What does the expression 100GBASE-R Mean?

This post defines and describes the expression 100GBASE-R for 100Gbps Ethernet Applications.


What does the expression 100GBASE-R Mean?

For Ethernet applications, the IEEE 802.3 standard states that the term 100GBASE-R represents a group (or family) of Physical Layer (e.g., 100Gbps Transceiver) devices that do the following:

  • When it transmits its data towards the PMD (Physical Medium Dependent) device, it will:
    • Encode the CGMII data into the 64B/66B PCS (Physical Coding Sublayer) code.
    • Divide (or de-multiplex) its outbound traffic into 20 PCS Lanes by routing each 66b (66 bit) block to a different PCS lane (in a round-robin manner).
    • It will often multiplex these 20 PCS Lanes into 4 or 10 physical (or electrical) lanes for CAUI-4 and CAUI-10 applications, as it transports this data out to an Optical Transceiver (or PMD), respectively.
  • When it receives data (from the PMD), it will:
    • De-multiplexes these CAUI-4/CAUI-10 physical (or electrical) lanes of traffic that it receives from the Optical Transceiver into 20 PCS Lanes.
    • Combines (or multiplexes) these 20 PCS Lanes into a single stream of traffic as it routes this data towards the MAC (Media Access Control) device.
    • Decodes this data from the 64B/66B PCS code, back into the CGMII (100Gbps Media Independent Interface) format.  

NOTE:  I do discuss some of this processing (with 100GBASE-R data) for ITU-T G.709, Annex E mandated handling (before GMP Mapping this data into the OPU4 Payload) in Lesson 10, within THE BEST DARN OTN TRAINING PRESENTATION…PERIOD!!!

In summary, these 100Gbps Ethernet devices will encode its “outgoing” data into the 64B/66B PCS code before transmitting it over some media.  

These 100Gbps Ethernet devices will also decode its “incoming” data from the 64B/66B PCS code (to restore the data to its original content) as it receives this data.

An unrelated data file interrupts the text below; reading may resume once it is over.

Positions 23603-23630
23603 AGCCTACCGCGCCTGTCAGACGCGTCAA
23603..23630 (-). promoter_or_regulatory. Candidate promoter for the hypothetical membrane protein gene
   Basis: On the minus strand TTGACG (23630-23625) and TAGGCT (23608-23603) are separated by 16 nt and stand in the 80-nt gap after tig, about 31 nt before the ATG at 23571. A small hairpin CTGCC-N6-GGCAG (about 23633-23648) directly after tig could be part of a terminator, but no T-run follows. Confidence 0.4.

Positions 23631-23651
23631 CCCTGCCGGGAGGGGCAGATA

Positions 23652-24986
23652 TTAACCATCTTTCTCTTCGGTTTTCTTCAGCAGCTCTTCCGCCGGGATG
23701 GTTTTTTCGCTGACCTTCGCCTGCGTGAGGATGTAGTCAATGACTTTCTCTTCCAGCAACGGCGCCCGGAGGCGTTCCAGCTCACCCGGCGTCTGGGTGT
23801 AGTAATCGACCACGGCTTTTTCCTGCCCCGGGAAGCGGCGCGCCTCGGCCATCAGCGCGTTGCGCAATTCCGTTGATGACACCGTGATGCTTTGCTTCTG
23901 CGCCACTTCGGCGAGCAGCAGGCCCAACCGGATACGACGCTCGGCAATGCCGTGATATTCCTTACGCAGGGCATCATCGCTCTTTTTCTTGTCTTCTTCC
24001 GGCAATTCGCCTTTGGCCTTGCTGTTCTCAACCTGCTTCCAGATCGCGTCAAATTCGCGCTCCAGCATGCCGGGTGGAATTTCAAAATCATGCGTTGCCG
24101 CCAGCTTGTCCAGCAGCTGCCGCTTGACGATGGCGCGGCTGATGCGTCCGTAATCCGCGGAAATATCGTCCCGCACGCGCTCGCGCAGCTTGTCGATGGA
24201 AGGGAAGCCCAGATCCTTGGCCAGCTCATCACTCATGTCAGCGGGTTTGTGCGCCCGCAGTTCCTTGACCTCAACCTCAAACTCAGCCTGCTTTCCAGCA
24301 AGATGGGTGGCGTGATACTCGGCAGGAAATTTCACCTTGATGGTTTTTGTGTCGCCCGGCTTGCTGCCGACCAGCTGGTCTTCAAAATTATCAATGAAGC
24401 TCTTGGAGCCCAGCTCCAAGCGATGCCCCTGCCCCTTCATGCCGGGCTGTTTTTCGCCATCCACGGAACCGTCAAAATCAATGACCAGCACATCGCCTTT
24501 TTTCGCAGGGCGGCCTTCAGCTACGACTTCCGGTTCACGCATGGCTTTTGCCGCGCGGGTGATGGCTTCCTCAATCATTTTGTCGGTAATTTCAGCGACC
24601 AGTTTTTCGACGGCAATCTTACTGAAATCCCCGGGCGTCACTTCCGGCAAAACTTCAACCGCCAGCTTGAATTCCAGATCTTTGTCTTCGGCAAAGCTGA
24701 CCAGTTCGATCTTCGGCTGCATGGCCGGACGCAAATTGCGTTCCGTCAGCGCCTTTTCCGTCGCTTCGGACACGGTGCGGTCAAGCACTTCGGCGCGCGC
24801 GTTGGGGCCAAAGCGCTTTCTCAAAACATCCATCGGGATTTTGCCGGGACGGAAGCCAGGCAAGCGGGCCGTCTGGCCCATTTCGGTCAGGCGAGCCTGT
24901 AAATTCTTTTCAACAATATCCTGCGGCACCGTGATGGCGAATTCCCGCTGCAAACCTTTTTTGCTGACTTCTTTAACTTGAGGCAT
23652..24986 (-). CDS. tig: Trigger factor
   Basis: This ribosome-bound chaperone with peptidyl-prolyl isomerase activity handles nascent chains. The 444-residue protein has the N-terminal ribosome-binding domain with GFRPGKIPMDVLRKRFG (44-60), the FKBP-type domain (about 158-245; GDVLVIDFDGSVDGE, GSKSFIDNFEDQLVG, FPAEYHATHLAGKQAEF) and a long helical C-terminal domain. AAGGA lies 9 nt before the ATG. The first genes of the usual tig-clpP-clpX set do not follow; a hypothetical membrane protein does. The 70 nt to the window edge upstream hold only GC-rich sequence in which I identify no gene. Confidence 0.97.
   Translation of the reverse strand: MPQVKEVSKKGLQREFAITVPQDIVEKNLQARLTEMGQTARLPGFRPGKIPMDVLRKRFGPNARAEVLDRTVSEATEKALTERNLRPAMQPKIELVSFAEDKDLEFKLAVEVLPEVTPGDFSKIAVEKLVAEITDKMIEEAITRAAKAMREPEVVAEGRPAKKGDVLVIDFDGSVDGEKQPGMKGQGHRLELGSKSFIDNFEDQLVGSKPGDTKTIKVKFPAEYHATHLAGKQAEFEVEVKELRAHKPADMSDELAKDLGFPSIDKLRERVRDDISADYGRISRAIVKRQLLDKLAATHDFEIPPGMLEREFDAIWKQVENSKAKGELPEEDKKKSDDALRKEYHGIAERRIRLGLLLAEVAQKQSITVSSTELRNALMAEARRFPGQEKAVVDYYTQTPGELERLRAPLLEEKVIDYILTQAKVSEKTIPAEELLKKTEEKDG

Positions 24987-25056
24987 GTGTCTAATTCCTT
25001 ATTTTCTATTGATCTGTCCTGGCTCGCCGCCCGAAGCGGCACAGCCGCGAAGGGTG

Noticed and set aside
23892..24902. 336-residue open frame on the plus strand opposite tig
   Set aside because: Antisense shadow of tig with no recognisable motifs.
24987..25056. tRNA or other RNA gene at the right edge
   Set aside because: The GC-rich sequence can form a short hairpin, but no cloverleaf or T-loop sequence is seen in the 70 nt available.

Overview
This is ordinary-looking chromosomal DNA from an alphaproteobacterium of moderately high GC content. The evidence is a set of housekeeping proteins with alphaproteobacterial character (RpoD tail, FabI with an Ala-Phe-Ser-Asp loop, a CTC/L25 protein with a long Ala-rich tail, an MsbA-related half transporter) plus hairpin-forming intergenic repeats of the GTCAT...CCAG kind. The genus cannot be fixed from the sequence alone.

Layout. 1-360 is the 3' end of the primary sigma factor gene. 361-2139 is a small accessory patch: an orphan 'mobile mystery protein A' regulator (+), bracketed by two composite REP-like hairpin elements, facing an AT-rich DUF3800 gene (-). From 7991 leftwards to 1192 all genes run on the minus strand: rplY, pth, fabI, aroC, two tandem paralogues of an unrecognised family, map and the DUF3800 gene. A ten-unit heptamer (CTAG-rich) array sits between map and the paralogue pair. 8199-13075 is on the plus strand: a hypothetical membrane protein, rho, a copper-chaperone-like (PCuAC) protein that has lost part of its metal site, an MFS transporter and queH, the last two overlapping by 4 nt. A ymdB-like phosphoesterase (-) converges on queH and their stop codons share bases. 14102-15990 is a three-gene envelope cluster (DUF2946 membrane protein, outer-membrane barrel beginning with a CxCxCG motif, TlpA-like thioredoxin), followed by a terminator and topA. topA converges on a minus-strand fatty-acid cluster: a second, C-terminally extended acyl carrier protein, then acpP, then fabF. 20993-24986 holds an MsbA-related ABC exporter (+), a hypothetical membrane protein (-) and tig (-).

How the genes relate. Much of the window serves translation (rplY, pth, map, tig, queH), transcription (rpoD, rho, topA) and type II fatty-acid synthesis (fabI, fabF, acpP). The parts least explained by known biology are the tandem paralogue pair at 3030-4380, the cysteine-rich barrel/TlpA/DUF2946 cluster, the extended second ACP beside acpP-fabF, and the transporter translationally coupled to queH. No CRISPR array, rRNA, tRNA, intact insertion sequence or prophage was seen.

In other words, the 100Gbps Ethernet system will encode this data into the 64B/66B PCS format solely to transport this data across the communication media.  

Once this Ethernet data has arrived (at the other end of the media), the Ethernet system will decode this data (from the 64B/66B PCS format) to restore this data to its original content.

The bit-rate of this 64B/66B PCS encoded 100Gbps Ethernet data stream is 103.125Gbps ‡ 100pm.

Why Do We Encode our 100Gbps Ethernet Data into this 64B/66B PCS Code, before we transmit this data over Optical Fiber?

We encode this 100Gbps Ethernet (CGMII) data into this 64B/66B PCS Code before we:

  • Transmit this data over Optical Fiber, or
  • Map this data into an OPU4 Frame (again for transmission over Optical Fiber).

There are several reasons that we encode this data (before transmission over Optical fiber).  But the main goals are to convert this data into a format that is more conducive for transport over Optical Fiber.  More specifically, by converting this data into the 64B/66B code, we:

  • Minimize Running Disparity (e.g., maintain DC balance) with our data, and 
  • Ensure that we have no long strings of consecutive “1s” or consecutive “0s” within the data that we transport over Optical Fiber.  
  • Offer greater management capability (within our 100Gbps signal) by including Sync Bits within our 66-bit blocks.   These Sync bits permit us to designate certain 66-bit blocks as being data-blocks and other 66-bit blocks as being control blocks.  I discuss some of this in considerable detail in Lesson 10 within THE BEST DARN OTN TRAINING PRESENTATION…PERIOD!!!

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The Various 100GBASE-R Transceiver Devices

IEEE 802.3 also states that the Physical Layer (Transceiver devices) supporting the following standards, must support the 100GBASE-R PCS encoding/decoding scheme.

  • 100GBASE-CR4
  • 100GBASE-CR10
  • 100GBASE-SR4
  • 100GBASE-SR10
  • 100GBASE-KP4
  • 100GBASE-KR4
  • 100GBASE-LR4
  • 100GBASE-ER4

Please check out the post on 64B/66B encoding to learn more about that encoding scheme.

Where is this PCS Encoder/Decoder Located?

IEEE 802.3 states that the 100GBASE-R PCS block (e.g., the entity that performs the PCS Encoding/Decoding) resides between the Reconciliation Layer and the PMA (Physical Medium Attachment), as shown in Figure 1 below.

IEEE 802.3 100Gbps Ethernet Architectural Diagram

Figure 1, Architectural Positioning of 100Gigabit Ethernet (from the IEEE 802.3 Standard)

But, in a real system, this PCS Encoder/Decoder often resides in the same IC that also contains the MAC (Media Access Controller).  

Figure 2 presents an illustration of a MAC that includes the PCS Encoder and Decoder functions.

100GBASE-R Encoder and Decoder in MAC IC

Figure 2, Illustration of a Connection between the MAC and a 100Gbps Transceiver IC